The protests against authoritarian and religious government in Bahrain took an unexpected turn as Saudi Arabia announced that it was sending troops to guard Bahrain's government installations.
Nearly 1,000 soldiers from Sunni-run Saudi Arabia arrived in Manama, Bahrain's capital, to help quell a rising tide of unrest by Bahrain's Shiite minority. The Saudi government said the soldiers, who arrived with jeeps, armored troops carriers, and ambulances, were part of the Gulf Cooperation Council, a regional defense force. The United Arab Emirates was also expected to lend support to the Bahrainian government.
Bahrain's opposition, however, termed the action a declaration of war. Most protesters in Bahrain have no weapons at all. Some do, however, and some clashes between police and protesters have turned violent, with several deaths reported. One particular violent clash near Pearl Square, in Manama, resulted in riot police firing tear gas to keep protesters at bay.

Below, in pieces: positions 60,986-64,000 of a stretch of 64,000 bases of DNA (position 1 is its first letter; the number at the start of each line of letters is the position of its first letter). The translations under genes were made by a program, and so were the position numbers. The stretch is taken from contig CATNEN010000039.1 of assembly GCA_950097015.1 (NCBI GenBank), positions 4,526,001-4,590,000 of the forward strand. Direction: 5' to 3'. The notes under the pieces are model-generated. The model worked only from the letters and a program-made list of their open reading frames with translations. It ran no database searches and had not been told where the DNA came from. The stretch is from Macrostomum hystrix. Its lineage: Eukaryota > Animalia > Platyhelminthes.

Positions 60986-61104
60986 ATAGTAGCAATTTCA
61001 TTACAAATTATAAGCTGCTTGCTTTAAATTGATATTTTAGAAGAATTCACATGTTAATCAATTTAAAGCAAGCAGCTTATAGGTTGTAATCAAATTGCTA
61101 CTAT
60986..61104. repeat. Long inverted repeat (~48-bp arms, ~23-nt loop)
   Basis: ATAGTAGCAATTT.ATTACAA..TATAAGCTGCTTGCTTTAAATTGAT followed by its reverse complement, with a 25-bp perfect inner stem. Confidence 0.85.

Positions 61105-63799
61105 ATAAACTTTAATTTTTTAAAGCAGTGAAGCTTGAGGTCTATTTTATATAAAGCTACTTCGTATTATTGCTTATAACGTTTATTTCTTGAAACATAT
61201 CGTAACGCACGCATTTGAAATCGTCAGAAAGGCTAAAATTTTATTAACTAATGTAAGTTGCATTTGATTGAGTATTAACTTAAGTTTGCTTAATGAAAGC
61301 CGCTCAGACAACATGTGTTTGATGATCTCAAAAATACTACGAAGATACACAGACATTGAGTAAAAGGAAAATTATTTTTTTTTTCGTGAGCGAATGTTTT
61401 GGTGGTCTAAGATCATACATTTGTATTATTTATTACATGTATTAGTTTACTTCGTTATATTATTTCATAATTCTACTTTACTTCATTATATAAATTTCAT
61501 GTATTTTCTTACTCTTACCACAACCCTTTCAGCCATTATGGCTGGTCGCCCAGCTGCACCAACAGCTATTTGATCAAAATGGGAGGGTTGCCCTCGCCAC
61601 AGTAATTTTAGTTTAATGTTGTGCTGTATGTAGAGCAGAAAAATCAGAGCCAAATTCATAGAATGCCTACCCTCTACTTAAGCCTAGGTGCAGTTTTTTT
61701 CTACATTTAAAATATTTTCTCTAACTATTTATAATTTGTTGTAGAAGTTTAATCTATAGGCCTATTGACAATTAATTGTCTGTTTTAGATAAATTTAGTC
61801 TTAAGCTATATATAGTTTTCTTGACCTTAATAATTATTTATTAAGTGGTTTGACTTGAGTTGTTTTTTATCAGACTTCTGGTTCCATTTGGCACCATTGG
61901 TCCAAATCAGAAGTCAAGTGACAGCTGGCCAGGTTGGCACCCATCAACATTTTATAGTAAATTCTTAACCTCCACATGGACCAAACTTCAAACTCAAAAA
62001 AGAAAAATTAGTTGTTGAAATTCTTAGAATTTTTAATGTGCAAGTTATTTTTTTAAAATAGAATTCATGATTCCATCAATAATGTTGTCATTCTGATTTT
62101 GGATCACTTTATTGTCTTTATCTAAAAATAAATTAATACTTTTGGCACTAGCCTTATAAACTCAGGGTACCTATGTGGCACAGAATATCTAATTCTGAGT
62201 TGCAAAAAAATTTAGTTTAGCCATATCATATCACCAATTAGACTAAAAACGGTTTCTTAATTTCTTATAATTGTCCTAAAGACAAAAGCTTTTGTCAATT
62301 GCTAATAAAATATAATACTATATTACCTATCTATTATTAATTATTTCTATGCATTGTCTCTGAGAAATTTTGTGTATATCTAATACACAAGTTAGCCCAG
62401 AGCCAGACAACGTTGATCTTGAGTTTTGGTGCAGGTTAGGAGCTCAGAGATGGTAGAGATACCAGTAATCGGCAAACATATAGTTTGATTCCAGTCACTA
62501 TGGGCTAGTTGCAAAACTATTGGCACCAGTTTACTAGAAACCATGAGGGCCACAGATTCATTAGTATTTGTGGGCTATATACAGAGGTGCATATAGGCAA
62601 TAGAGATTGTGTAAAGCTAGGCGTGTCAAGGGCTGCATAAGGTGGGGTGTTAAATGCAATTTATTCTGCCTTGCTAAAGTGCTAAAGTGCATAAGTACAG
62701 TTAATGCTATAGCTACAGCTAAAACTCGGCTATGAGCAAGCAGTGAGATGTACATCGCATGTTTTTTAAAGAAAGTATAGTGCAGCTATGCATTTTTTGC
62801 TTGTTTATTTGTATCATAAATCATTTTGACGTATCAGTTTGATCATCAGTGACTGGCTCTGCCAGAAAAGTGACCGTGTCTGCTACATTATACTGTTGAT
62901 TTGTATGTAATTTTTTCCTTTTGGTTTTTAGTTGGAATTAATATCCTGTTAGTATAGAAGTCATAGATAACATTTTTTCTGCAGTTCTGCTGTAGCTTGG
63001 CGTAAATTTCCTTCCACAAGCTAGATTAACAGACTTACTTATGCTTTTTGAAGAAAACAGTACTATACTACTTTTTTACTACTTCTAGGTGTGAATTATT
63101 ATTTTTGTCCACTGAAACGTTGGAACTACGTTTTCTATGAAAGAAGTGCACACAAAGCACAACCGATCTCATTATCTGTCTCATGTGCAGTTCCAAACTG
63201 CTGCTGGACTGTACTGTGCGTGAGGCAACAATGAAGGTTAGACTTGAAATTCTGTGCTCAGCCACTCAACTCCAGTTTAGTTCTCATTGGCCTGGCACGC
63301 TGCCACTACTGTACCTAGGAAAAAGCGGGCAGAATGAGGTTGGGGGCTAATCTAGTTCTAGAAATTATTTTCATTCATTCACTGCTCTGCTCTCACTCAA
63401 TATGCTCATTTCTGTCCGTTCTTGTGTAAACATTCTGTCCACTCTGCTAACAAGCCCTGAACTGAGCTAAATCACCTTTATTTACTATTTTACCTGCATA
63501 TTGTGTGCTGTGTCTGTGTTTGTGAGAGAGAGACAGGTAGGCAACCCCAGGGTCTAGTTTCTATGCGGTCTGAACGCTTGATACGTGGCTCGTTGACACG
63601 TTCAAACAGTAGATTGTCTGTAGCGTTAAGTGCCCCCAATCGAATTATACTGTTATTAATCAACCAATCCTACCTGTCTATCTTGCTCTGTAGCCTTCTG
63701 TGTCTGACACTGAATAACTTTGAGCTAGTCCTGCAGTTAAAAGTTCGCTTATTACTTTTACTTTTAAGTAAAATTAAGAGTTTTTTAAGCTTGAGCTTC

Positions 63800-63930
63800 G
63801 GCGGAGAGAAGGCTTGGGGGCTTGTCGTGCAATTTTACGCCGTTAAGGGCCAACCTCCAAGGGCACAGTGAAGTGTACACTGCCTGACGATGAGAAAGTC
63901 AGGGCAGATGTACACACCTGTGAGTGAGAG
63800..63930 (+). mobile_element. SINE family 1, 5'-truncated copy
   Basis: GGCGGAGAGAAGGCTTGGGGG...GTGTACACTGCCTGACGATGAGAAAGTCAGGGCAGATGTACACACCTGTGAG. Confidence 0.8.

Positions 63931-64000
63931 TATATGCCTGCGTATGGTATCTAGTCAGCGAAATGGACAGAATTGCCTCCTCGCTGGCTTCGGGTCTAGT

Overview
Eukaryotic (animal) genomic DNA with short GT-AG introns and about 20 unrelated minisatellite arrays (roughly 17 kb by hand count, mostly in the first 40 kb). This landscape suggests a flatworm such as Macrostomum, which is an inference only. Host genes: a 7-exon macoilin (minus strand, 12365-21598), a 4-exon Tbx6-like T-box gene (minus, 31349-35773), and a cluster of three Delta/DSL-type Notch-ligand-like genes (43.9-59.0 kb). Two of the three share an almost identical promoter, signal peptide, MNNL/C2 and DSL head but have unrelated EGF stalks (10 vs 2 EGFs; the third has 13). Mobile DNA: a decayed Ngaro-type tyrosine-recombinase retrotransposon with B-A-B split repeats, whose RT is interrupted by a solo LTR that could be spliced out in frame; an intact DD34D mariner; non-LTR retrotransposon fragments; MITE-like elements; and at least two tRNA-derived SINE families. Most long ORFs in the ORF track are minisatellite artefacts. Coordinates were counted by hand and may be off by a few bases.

The protests in Bahrain began a few weeks ago, in the wake of the new government in Tunisia and the worldwide attention given to the protests in Egypt. Crown Prince Sheikh Salman al-Khalifa had announced that the government would move more toward a representative model, but those changes have been slow in coming.
Bahrain's protest, however, has a religious element to it, in that involves the traditional fundamental disagreement between the two main divisions of Islam. Bahrain's ruling dynasty and government are populated by Sunni Muslims, whereas the majority of Bahrainian citizens are Shiite Muslims. The same is true in Saudi Arabia, which has seen a small amount of protests against its authoritarian government as well in recent days.